…..and might I say, Qataris know nothing about having to get 40-50% of their salaries deducted to pay tax….. to provide services for your country. It’s all paid for you…..

    • Tamimi said,

      @Stretch
      “and might I say, Qataris know nothing about having to get 40-50% of their salaries deducted to pay tax….. to provide services for your country. It’s all paid for you”
      It is paid for by the state which gets the money from selling “our” oil & gas, so, in fact, we are paying for it. Likewise, the expats who work for, say QF, have the option of free housing or a housing allowance, which ever they prefer. Just because they get free housing does not mean they are not “paying” for it as they are giving up their housing allowance.

      Would an American be correct in saying that you, a Canadian, don’t have to pay for your health care because it is paid for you! At least you have say over how the money is to be spent; how many Qataris do you think were asked if they agreed to all the spending going in our country?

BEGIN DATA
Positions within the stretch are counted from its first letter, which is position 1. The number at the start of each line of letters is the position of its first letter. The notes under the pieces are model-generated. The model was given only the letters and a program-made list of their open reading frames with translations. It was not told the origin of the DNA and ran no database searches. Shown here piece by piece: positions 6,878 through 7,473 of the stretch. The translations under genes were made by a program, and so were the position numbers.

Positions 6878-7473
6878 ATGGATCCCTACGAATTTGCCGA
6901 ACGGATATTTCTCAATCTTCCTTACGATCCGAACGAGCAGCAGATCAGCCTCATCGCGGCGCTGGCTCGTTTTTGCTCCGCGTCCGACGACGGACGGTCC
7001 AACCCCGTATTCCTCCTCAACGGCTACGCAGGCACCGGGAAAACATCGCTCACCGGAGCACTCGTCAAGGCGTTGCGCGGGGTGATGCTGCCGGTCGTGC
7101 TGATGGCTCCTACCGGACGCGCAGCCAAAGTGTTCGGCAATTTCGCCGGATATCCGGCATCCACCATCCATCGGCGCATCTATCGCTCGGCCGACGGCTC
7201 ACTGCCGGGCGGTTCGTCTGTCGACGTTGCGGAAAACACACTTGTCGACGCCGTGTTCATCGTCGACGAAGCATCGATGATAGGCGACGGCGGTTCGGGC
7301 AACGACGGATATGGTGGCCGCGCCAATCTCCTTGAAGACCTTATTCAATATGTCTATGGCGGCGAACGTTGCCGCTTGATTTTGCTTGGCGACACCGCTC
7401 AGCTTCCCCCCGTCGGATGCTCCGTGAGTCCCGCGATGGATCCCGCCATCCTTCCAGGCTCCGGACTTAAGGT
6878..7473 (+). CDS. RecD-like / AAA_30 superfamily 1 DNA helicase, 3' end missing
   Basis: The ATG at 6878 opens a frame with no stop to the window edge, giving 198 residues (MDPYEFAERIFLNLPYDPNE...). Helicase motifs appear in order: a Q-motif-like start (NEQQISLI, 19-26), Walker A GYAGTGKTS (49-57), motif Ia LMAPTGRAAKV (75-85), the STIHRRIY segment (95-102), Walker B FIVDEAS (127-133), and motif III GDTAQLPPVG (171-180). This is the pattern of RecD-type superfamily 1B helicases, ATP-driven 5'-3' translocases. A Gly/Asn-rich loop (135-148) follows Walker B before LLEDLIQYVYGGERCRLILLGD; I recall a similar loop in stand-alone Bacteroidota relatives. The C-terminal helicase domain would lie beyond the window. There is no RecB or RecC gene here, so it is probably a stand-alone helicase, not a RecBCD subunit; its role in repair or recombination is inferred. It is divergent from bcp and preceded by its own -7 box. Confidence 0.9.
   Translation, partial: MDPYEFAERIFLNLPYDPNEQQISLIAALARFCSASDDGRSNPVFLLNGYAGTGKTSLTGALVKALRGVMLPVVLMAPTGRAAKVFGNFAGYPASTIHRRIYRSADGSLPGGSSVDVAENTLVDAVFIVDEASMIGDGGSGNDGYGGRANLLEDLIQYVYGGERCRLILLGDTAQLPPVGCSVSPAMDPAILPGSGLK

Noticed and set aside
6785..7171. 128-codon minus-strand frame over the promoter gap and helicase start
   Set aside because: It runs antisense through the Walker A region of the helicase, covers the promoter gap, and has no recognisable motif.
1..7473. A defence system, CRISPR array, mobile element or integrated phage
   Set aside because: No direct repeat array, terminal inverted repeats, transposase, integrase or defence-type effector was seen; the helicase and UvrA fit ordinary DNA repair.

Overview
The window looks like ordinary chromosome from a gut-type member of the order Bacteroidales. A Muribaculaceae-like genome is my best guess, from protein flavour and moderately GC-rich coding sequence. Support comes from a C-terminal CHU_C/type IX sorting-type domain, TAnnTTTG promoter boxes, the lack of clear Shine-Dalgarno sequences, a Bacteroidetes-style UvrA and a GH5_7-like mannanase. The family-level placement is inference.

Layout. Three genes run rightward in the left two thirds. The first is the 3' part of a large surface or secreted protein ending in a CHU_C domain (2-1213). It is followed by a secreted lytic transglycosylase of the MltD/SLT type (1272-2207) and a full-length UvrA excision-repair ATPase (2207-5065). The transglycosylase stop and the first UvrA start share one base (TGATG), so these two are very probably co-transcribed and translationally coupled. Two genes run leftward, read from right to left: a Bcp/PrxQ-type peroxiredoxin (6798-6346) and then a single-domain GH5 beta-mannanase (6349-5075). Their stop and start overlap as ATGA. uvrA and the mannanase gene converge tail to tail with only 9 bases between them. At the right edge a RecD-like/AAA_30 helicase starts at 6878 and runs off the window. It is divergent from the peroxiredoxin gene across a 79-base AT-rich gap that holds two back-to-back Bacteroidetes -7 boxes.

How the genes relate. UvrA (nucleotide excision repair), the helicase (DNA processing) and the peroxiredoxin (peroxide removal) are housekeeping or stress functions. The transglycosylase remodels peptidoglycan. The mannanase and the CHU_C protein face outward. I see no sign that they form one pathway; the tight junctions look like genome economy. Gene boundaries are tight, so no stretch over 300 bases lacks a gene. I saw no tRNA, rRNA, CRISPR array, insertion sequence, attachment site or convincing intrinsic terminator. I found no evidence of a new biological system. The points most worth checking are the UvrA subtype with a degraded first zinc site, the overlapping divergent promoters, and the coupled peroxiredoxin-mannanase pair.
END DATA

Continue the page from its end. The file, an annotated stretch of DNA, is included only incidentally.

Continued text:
Just to clarify, the Canadians who work for the college don’t have to pay taxes on their benefits (housing, travel, etc.) as long as they don’t work in Qatar for more than 3 years. They also get to keep their government pension. I could be wrong but I think local hires get fewer benefits & some benefits are not given to them at all.

      Sadly, the contract between CNA & Qatar states that all teaching & counseling, jobs have to be filled by Canadians; this has made it extremely difficult for the college to find good recruits to fill the job vacancies. Although the college has hired a Qatari to teach the security program, & someone from Texas A&M at the engineering school, they still won’t hire non-Canadians for the other schools where there is a severe shortage of qualified teachers, accounting for example.